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Open AccessArticle

Margaret McMillan’s Contributions to Cultures of Childhood

Educational Studies Department, Goldsmiths University of London, London SE14 6NW, UK
Genealogy 2019, 3(3), 43; https://doi.org/10.3390/genealogy3030043
Received: 30 April 2019 / Revised: 15 July 2019 / Accepted: 19 July 2019 / Published: 25 July 2019
Margaret McMillan is widely known for her open-air nursery, making it her life mission to live by the McMillan family motto, Miseris Succurrere Disco, which translates to ‘I endeavour to care for the less fortunate’. Margaret and her sister, Rachel, dedicated their lives to improving living conditions for the poor and working class in England and created health and dental clinics for them in Bradford, Bow and Deptford. During the 1889 Dock Strike, Margaret and Rachel supported workers by marching and demonstrating at Parliament. At the turn of the last century, they were instrumental in inspiring legislation for children’s welfare and education on both local and national levels in England. Their efforts led to campaigning for the 1906 Provision of School Meals Act and medical inspections for primary school children. In an effort to improve health conditions for the children living in the Deptford community, they created night camps for deprived children in 1908. With war impending in 1914, they created the first open air nursery in England in order to serve the disadvantaged community surrounding it, providing a safe and nurturing learning environment for the young children of the women going to work in place of the men who were called up to war. Margaret McMillan’s ideals for young children’s nurture and education continue to influence how we educate children in contemporary England and are woven into the fabric of our goals for young children’s futures. View Full-Text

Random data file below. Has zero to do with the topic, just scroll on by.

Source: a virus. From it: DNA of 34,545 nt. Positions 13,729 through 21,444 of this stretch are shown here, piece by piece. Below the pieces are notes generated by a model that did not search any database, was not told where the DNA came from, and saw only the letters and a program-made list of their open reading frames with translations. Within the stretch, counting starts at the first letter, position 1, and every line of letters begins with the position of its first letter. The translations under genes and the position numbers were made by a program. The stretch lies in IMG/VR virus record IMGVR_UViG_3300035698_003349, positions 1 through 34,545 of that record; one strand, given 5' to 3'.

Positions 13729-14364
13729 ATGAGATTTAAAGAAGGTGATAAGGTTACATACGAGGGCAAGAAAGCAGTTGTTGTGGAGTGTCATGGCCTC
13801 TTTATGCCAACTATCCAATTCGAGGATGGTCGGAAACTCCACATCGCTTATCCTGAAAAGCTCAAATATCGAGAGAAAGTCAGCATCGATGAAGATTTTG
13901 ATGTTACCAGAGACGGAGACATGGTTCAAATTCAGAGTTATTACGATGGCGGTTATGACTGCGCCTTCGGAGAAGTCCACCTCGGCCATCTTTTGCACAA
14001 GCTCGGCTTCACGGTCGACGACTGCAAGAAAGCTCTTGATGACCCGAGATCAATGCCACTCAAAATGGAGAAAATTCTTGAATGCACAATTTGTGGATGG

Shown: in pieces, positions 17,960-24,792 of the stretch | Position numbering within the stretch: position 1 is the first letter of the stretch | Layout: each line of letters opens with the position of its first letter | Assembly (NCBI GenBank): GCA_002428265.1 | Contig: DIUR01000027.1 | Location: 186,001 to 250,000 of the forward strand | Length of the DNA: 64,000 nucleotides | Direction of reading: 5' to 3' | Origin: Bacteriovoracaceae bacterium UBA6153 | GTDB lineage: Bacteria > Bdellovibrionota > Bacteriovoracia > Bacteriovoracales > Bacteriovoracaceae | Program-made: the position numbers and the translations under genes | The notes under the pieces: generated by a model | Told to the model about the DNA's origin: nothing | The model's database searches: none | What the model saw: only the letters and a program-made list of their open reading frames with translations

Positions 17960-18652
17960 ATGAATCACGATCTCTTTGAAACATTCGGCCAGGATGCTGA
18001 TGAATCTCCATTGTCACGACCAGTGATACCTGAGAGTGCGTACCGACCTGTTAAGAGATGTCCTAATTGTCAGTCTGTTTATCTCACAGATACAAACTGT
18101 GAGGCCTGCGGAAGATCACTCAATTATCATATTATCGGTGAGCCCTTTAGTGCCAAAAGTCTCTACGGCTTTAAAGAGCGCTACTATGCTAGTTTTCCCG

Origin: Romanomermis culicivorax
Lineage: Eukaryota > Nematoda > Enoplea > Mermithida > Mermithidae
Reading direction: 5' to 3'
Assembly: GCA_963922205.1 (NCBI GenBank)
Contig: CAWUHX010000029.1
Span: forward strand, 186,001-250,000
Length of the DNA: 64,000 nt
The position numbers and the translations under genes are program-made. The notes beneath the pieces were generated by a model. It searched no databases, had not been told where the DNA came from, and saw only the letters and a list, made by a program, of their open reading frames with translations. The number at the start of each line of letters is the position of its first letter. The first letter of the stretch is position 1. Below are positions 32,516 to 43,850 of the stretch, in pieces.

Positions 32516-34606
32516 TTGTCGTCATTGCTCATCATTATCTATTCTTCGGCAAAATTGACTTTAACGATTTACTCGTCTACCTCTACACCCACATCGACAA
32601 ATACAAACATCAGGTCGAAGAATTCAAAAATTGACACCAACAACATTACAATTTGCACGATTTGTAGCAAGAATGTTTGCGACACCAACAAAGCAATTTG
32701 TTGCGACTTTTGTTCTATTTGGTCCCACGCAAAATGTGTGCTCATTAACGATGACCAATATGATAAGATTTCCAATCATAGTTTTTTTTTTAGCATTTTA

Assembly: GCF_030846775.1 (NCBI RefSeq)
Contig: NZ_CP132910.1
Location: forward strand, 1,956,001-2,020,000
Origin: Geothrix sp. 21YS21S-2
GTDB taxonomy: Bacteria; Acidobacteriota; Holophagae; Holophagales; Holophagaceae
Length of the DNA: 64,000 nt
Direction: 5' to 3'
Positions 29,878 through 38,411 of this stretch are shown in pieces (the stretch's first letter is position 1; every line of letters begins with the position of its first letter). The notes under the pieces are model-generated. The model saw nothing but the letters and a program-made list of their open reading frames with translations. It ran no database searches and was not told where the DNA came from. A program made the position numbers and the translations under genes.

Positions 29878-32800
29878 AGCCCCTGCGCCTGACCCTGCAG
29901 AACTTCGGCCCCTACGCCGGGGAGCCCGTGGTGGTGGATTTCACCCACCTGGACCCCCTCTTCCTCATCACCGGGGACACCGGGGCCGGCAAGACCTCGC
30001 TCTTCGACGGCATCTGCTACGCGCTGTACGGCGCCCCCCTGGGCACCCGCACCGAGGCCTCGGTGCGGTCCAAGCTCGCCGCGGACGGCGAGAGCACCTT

Keywords: early-years education history; open-air nursery; early-years education early-years education history; open-air nursery; early-years education
MDPI and ACS Style

Liebovich, B. Margaret McMillan’s Contributions to Cultures of Childhood. Genealogy 2019, 3, 43.

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